While the audience included the likes of David Platt and Sammy Lee, the bulk of the 900 listeners had been, like Hodgson, journeymen footballers.
Some had made a living from the game, some supplemented incomes from more prosaic jobs, some had never got beyond paying to play. All were now trying to make a mark teaching rather than playing.
For them Hodgson, a reserve player at Crystal Palace and a part-timer with clubs like Gravesend, Maidstone and Carshalton, had shown what could be achieved. A coaching career in four countries has featured seven Swedish league titles, a World Cup campaign with Switzerland, a Uefa Cup final with Internazionale of Milan and, now, a leading role in the Premiership soap opera - including being the bookies' choice as England coach-in-waiting.
Hodgson, whose Blackburn team host Arsenal at Ewood Park tomorrow, gave a stimulating and thoughtful lecture on "effective teamwork". He began, with reference to Blackburn's early-season struggles, by suggesting that he was "glad it was not about `the winning way' as I'd have to leave the stage immediately." He then added that the last time he gave the speech was in Swedish.
This contradictory mixture of self-depreciation and mild showing-off is indicative of someone who has raised himself to a more elevated level than he and his contemporaries might have thought possible. However, Hodgson, a bus-drivers' son from Croydon, does not appear to be much troubled by the concomitant feelings of self-doubt and arrogance. He has a sense of self-worth, but not to the extent that he feels he has all the answers. His mere presence at the conference underlined his belief in the value of learning and he is clearly widely read. His speech quoted sources from Churchill to Vince Lombardi, the legendary American football coach, and also included saying from US basketball and Swedish ice hockey coaches.
"It is all about exchanging views and, more importantly, hearing views," he said of the learning process when we met in a small room off the main hall. "I began by attending meetings of the Surrey Coaches Association and doing the FA courses. Then, if you can get a start, you learn on the job.
"It was my love of the game that led me into coaching. I wanted to stay involved. It was more that than the pedagogic reasons of wanting to teach people.
"There is this `show us your caps' mentality in the game, but it would have been more of a problem to me if I had started in England rather than in Sweden. When I first came back to Bristol City [for an ill-fated spell at the then-bankrupt club around 1980] my reputation was established. If I had gone straight into a league job as soon as I had my first bad spell it would have been a case of `who has he ever played for?' As it is, my reputation as a coach has preceded me at each step and, after 23 years of coaching, I think I can forget the `caps' argument.
Hodgson has a touch of the lecturer about him, especially with his wide vocabulary which is indicative of both an autodidact and a man who has spent much of his working life in other languages. There is also an essential decency, which has sometimes appeared at odds with the more earthy atmosphere of an English football club.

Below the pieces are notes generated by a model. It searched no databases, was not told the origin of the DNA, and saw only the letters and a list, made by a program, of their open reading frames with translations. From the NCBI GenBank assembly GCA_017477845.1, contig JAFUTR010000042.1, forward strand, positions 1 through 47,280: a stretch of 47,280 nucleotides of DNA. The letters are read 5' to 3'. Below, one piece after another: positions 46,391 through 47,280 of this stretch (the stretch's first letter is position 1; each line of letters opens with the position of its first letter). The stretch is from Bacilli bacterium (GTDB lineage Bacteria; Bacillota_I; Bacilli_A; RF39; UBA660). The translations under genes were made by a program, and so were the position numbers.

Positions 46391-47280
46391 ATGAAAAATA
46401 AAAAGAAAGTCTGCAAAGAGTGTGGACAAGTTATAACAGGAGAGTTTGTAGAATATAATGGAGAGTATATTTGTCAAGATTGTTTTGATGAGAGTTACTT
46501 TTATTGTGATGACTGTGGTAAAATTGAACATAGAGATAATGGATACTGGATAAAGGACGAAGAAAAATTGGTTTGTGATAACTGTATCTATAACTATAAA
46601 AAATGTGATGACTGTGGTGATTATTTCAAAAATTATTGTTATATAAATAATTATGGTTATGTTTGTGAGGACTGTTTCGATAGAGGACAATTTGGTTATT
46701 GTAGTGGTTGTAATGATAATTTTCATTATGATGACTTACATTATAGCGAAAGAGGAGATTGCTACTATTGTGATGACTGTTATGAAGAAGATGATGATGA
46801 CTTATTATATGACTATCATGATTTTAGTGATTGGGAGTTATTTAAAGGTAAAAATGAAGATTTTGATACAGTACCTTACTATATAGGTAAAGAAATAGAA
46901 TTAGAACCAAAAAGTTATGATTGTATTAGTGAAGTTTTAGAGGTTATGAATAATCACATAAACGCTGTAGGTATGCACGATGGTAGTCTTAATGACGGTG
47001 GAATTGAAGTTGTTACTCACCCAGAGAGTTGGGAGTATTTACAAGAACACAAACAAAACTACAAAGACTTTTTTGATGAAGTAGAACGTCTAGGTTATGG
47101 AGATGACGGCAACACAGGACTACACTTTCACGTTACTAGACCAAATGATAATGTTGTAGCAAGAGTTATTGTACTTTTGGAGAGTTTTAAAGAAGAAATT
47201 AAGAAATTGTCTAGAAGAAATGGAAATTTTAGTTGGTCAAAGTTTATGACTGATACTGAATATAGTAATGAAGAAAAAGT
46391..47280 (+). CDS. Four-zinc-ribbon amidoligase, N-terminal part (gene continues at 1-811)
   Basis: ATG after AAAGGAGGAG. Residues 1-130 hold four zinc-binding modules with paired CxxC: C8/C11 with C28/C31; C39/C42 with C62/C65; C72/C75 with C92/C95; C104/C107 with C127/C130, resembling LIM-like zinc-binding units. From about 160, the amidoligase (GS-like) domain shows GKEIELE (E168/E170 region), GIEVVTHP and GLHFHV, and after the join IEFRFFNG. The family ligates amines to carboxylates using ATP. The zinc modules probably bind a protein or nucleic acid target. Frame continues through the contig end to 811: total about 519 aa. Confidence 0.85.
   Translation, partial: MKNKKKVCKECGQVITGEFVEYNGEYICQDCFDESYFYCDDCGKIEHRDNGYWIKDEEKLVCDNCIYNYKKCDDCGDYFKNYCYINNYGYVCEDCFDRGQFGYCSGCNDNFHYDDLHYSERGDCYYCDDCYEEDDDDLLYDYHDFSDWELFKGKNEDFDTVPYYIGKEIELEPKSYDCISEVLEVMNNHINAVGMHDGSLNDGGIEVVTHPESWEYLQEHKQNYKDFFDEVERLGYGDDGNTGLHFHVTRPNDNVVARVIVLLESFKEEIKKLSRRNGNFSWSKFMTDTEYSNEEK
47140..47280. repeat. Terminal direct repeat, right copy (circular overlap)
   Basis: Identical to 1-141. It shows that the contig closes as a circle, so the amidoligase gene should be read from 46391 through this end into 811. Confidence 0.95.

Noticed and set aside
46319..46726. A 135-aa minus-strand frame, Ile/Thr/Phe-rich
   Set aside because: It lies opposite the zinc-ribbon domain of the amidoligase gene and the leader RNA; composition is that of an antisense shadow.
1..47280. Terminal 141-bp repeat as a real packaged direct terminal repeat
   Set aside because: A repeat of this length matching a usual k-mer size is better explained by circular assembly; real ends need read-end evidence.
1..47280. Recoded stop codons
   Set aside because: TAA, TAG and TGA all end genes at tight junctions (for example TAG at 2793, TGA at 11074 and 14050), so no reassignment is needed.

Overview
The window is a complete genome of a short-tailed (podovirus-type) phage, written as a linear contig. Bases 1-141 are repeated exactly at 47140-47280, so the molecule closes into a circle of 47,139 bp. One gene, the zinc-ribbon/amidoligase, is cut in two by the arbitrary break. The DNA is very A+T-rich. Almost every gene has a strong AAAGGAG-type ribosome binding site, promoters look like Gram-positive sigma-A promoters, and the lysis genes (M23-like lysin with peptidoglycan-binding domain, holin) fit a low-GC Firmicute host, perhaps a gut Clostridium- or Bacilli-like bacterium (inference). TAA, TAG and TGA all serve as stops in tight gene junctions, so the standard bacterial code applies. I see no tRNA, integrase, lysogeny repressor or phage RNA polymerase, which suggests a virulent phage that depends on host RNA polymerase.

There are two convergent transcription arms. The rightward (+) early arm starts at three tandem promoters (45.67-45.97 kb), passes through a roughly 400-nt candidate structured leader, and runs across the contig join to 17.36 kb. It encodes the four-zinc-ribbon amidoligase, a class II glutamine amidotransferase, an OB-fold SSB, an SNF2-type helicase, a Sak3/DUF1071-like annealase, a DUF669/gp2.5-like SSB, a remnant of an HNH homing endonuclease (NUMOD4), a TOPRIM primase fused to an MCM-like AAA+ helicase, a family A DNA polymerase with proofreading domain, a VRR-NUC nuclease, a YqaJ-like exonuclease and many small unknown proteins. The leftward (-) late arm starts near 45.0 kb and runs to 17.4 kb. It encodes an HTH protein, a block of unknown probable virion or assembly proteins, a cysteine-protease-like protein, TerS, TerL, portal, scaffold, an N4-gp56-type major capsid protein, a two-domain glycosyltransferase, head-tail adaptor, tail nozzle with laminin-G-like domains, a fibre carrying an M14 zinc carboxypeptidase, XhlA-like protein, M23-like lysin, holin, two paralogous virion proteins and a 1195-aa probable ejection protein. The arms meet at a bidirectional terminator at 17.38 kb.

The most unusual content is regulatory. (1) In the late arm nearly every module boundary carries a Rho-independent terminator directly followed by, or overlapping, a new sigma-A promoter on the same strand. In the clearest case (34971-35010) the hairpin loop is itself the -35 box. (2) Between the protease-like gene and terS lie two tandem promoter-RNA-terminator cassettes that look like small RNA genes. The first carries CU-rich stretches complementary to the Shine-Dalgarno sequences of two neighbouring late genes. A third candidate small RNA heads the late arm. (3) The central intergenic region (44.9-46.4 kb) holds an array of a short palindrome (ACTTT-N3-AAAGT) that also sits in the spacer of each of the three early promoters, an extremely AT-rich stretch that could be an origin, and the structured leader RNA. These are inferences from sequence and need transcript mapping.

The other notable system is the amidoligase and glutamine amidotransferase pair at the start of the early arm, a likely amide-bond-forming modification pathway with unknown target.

But the recent televised encounter between Hodgson's foot and a bucket, during the home defeat with Chelsea, revealed a more passionate nature and he stressed that it was `the hothouse of the dug-out' which appealed to him, not the calmer world of football academia as enjoyed by another speaker, the former Scotland coach Andy Roxburgh, now the technical director of Uefa.
This is borne out in practice. Whichever job he has been in, Hodgson has been careful not to get sidetracked into administration. "I never miss a coaching session. I could sit in the office, talk to players, or go on scouting trips. I choose not to. I do as many sessions now as I've always done, 260-290 sessions a year. The most was probably in Italy, the least when I was manager of Switzerland, as you do not get the players so often."
His record there - he led the Swiss to the 1994 World Cup and Euro 96 - is one reason why Hodgson, who was introduced by the FA headhunter Jimmy Armfield as "one of the most experienced coaches in the world", has been linked with the England job. While he would almost certainly relish the task, he has been careful not to make any public comment and professes not even to have read the press speculation.
For now, he is more concerned with a Rovers team who could be one from bottom, with eight points from nine league games, by the time they kick- off tomorrow. A terrible run of injuries, with 13 players missing training this week, has been a major factor. So is a collective loss of confidence which has been exacerbated by several late defeats. Having been second at the turn of the year, with 41 points from 21 games, Rovers have taken just 25 points from 26 matches in 1998, losing 15 and winning seven. The departure of Colin Hendry, and speculation about Tim Sherwood and Chris Sutton, has not helped.
Blackburn, champions four years ago, are in danger of being left behind as the Premiership continues to evolve. "Jack Walker [the club's owner] has money but," said Hodgson, "the `size is important' argument must come into it. We have a catchment area of 120,000 and do well to have 25,000 crowds.
"Salaries are going through the roof and to justify them you must have money coming in through merchandising and the gate, you can't just do it on TV income. That is obviously limiting for clubs like us. But with, good management and husbandry, it is possible for teams like us and Wimbledon to do well in the Premiership. Our aim this season is still to finish in the top six, and we do not have to abandon that after nine games. The league is tight enough to get there, as Aston Villa showed last season."